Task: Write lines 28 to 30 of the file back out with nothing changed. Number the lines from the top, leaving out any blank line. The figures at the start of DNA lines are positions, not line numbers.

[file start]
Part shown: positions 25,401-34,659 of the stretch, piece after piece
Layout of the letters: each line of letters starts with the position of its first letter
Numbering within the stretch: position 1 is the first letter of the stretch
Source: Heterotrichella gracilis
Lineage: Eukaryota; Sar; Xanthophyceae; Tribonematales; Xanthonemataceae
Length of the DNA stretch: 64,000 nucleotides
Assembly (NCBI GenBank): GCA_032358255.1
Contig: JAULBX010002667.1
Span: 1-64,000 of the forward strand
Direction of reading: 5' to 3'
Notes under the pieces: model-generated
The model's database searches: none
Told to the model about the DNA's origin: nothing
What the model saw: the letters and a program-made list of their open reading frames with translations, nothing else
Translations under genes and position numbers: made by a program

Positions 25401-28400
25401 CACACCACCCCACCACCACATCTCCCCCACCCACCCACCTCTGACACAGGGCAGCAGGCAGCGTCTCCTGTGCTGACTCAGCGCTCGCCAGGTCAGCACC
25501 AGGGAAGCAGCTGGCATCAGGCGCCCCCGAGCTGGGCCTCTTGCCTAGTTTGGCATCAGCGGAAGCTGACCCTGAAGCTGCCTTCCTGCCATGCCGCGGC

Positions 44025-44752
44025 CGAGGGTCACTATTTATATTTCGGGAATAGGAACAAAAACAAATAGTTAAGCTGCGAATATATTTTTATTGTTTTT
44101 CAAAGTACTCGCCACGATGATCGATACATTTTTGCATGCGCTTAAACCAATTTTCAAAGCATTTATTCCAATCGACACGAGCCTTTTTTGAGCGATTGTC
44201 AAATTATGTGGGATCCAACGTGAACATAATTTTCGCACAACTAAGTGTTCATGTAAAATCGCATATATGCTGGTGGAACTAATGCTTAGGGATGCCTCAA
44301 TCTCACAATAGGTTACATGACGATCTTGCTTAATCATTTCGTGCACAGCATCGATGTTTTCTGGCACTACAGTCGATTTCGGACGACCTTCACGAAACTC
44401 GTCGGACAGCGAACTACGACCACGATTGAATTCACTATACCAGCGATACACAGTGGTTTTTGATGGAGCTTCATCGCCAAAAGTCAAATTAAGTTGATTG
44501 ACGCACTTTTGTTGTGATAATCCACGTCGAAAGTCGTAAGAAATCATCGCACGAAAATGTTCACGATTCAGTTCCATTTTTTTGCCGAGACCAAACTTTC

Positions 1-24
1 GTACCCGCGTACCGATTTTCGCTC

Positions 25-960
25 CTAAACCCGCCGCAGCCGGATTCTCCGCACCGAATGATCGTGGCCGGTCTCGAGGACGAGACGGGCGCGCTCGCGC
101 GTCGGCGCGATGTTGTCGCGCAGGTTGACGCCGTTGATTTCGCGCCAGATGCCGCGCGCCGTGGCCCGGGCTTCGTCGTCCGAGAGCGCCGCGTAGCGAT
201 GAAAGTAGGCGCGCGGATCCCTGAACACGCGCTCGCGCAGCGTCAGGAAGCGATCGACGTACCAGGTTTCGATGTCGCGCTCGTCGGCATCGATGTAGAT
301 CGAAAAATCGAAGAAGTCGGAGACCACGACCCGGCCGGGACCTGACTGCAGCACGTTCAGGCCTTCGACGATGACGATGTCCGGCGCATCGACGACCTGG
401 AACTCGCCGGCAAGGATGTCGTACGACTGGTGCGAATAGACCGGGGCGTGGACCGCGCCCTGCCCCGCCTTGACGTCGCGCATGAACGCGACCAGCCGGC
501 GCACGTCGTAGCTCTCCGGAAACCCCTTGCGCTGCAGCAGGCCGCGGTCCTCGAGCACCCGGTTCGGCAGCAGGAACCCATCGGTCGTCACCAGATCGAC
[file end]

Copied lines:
Positions 25-960
25 CTAAACCCGCCGCAGCCGGATTCTCCGCACCGAATGATCGTGGCCGGTCTCGAGGACGAGACGGGCGCGCTCGCGC
101 GTCGGCGCGATGTTGTCGCGCAGGTTGACGCCGTTGATTTCGCGCCAGATGCCGCGCGCCGTGGCCCGGGCTTCGTCGTCCGAGAGCGCCGCGTAGCGAT